Gun Laws in the United States

Gun Laws in the United States

The United States has both federal and state-level gun laws. These laws govern gun ownership and possession, manufacturing, transportation, destruction, transfer, ammunition, accessories and record keeping. The laws are upheld by both state government agencies, and the federal Bureau of Alcohol, Tobacco, Firearms, and Explosives (ATF). Probably the most well known gun law is the 2nd Amendment which protects U.S. citizens’ right to bear arms. However, each local government has their own gun legislation, and there are exceptions to the 2nd Amendment right. For example, people with felonies or mental illness are prohibited from possessing firearms. States impose other restrictions based on a myriad of factors such as citizenship, criminal history and the results of their background check. The U.S. has seen many violent crimes in recent years specifically shooter incidents perpetrated by individuals with guns. When this happens politicians, and public interest groups debate the validity of the 2nd Amendment.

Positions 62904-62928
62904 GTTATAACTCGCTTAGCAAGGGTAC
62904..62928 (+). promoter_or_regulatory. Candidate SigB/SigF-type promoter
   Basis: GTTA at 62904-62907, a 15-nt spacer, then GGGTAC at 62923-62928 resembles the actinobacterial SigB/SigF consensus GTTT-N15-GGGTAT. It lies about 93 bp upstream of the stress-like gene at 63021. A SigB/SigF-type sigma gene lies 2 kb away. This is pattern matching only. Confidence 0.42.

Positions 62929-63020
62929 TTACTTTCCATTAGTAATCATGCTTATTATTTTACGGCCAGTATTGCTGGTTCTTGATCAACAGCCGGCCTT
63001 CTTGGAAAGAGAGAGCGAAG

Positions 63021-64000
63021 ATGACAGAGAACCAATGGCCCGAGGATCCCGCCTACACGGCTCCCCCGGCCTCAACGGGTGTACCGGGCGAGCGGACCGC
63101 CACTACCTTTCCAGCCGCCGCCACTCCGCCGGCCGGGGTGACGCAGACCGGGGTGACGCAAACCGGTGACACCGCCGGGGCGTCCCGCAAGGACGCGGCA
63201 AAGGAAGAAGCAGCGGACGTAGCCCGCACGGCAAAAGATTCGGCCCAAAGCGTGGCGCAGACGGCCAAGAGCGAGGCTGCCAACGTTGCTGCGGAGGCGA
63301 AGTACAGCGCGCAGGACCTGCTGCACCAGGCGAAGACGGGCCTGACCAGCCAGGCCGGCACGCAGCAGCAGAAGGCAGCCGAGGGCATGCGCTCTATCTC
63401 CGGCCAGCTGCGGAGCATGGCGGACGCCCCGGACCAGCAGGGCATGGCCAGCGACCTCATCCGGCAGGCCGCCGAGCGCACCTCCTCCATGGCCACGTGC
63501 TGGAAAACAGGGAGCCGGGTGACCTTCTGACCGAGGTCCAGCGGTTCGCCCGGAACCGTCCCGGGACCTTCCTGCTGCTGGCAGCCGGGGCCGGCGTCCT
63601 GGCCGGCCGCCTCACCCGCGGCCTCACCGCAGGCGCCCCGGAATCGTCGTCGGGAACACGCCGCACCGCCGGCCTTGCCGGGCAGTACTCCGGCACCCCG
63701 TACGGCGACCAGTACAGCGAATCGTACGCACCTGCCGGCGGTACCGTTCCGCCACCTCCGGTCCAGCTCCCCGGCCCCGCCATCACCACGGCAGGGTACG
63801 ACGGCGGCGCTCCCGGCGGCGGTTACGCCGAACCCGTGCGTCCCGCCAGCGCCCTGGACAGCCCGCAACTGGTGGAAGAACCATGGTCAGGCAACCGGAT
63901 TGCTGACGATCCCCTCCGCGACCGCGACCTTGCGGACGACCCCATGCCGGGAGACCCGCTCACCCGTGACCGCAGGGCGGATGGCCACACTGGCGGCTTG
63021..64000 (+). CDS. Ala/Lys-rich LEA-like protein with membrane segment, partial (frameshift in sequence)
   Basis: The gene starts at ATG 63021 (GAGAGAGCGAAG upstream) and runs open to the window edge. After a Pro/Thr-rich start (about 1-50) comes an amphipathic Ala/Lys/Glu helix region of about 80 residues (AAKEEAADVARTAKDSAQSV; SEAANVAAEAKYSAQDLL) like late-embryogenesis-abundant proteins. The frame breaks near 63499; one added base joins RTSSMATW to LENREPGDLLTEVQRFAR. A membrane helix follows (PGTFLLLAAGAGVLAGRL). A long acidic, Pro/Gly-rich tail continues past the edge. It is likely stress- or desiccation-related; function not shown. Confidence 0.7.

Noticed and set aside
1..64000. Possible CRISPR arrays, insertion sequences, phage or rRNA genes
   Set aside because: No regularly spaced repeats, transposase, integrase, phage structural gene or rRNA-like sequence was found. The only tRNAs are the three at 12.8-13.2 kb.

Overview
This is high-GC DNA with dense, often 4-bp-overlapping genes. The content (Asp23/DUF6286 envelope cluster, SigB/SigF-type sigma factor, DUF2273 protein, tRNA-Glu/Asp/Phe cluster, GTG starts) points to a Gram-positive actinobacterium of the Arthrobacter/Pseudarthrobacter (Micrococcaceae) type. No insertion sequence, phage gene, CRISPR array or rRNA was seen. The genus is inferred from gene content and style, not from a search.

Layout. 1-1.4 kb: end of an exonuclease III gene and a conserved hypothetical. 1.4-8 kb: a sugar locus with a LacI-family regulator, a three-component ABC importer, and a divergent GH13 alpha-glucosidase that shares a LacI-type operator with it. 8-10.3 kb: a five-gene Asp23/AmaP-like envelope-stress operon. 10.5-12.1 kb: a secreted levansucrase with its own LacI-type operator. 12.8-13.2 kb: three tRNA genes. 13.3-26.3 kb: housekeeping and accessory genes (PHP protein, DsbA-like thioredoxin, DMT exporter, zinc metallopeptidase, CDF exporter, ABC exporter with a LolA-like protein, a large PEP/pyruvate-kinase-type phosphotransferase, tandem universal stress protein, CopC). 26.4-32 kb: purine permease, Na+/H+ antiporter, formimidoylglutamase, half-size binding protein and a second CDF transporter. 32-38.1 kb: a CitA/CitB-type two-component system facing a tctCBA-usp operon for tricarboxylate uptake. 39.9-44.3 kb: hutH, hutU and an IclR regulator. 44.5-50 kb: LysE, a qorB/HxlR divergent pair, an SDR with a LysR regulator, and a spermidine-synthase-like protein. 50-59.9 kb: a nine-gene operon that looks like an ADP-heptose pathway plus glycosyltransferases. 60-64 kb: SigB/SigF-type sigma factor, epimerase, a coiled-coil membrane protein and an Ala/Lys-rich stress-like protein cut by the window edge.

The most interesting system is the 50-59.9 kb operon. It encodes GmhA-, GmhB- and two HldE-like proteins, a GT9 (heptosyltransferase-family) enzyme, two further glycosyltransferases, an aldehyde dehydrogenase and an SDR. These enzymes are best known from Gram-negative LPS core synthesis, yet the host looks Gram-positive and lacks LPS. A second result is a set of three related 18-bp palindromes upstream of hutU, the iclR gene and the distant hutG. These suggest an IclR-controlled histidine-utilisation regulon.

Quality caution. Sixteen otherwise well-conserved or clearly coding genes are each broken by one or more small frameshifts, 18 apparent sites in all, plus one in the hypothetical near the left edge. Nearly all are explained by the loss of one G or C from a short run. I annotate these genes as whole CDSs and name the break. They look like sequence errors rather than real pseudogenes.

Firearm Carry Laws

Firearm carry laws refer to the rules about carrying or wearing a firearm out in public. In some cases it can be visible to others, and that is called “open carry,” and in other situations, it may be hidden in a purse or pocket, and that is called “concealed carry.” Each state has its laws regarding firearm carrying. The majority of U.S. states allow people to openly carry firearms, both handguns, and long guns into public places. In some cases, you need a permit to open carry, and in others, you do not. A few states strictly forbid the practice entirely. In other states, you can openly carry handguns but not long guns. The rules vary widely from state to state. Anti-gun lobbyists argue that open carrying of firearms can escalate situations to dangerous levels. Those who support gun rights say that carrying guns protects the innocent and gives them a fighting chance against the criminals.